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VIC106 Psychology and Society

How to identify Scholarly and Peer-Reviewed Sources

This short video explain the terms scholarly/academic and peer-reviewed (or refereed)  and how to identify whether a book would be considered "scholarly.

Journal Articles:

If you found a journal article via a list of works cited, a reference on the internet at large or via Google Scholar, it may not be clear whether the article is from a peer-reviewed journal.
You can use the directory below (Ulrich's Web) to check whether the journal the article is published in is a peer-reviewed journal or not.

You can also enter the title of the article into LibrarySearch and if turns up there, if it's from a peer-reviewed journal, it should have a "peer-reviewed" label indicating this.

Please keep in mind:

  • Many scholarly journals do not display a "peer-reviewed" label and guarantee but are still reliable.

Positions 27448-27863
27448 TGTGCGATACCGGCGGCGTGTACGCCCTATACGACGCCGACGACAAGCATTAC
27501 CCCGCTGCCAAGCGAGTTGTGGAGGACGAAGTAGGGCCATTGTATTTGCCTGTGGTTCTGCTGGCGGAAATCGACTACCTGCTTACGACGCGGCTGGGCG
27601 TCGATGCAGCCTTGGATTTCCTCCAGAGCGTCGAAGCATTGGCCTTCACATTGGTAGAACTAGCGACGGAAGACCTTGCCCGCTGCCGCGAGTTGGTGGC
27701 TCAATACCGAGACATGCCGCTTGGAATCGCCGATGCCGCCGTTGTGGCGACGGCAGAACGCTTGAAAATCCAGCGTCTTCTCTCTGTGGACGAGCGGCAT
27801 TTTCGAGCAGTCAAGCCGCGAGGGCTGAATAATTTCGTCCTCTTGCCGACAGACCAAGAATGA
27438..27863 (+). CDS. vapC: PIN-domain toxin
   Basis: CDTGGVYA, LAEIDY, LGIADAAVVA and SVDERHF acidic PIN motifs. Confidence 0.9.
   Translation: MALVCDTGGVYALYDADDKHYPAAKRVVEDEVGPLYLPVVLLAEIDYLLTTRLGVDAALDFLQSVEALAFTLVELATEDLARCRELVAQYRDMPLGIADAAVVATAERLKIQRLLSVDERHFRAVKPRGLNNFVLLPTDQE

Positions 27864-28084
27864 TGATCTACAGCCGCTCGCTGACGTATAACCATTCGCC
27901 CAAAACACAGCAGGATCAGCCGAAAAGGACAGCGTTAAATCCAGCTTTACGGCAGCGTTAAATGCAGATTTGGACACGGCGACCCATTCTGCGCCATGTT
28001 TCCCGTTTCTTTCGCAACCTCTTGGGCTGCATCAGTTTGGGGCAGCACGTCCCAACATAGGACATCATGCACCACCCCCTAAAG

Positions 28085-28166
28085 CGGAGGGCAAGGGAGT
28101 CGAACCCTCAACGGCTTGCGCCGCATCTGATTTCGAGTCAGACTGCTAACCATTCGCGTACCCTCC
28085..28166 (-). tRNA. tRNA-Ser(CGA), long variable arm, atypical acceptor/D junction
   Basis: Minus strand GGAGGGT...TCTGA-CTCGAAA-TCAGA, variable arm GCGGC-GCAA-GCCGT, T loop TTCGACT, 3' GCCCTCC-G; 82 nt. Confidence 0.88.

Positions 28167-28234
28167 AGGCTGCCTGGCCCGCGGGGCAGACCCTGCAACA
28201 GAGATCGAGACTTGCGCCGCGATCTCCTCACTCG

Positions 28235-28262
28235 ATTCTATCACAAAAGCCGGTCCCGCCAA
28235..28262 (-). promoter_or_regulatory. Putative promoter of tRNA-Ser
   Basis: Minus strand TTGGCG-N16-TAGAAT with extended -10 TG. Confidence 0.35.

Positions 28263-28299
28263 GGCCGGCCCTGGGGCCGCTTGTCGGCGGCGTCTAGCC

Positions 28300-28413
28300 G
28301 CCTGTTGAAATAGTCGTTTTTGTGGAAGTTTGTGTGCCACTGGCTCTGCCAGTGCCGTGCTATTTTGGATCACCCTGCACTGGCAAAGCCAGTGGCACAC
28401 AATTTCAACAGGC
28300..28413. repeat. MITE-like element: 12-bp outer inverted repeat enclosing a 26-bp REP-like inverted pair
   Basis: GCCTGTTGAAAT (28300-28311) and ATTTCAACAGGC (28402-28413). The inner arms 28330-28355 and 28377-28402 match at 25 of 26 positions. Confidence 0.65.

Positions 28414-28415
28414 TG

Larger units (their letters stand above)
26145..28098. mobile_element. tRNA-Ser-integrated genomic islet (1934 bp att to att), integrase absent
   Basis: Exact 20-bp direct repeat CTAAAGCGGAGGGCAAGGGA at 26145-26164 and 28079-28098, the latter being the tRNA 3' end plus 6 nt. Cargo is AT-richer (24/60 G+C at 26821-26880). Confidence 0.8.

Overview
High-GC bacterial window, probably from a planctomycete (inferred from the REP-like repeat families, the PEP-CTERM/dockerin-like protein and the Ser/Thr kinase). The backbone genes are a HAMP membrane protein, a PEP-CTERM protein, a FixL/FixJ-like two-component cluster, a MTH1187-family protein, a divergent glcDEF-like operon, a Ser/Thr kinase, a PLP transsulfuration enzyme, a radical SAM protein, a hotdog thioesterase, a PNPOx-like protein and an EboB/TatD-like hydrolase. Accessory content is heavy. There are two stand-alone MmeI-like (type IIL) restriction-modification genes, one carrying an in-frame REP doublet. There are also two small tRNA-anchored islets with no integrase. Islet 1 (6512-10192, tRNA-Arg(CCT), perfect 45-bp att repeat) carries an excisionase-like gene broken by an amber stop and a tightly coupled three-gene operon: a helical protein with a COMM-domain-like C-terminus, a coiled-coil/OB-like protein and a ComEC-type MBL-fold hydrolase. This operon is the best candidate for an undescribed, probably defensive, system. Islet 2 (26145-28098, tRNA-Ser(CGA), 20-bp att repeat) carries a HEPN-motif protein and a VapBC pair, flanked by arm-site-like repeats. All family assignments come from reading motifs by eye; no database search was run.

• There is typically always an editorial process, but it may differ from the established "peer-review process". 
  • Be thorough; when it's unclear, navigate to the journal publisher's webpage (sometimes a this is a university or research institute within a university), look for information such as an "about this journal" page.
  • On articles, look for the academic credentials of the authors in the header, footer or at the end of the article (or hyperlinked). You can also web search the author(s)' names. 
  • Check also that article authors, in turn, have cited their (scholarly) sources for the article.

Books and Chapters from Books:

  • The majority of the non-fiction books in the E.J. Pratt and all of the University of Toronto Libraries tend to be "scholarly publications".
  • Books and chapters in anthologies would be subject to a form of "peer review" by an editorial committee which is typically made up of fellow academics in the same field or in broader or related subject areas/disciplines.

NOTE: The "peer review" limiter in LibrarySearch and other databases though only applies to articles because it's a tracked and tagged feature and that's not a standardized (metadata) label for books.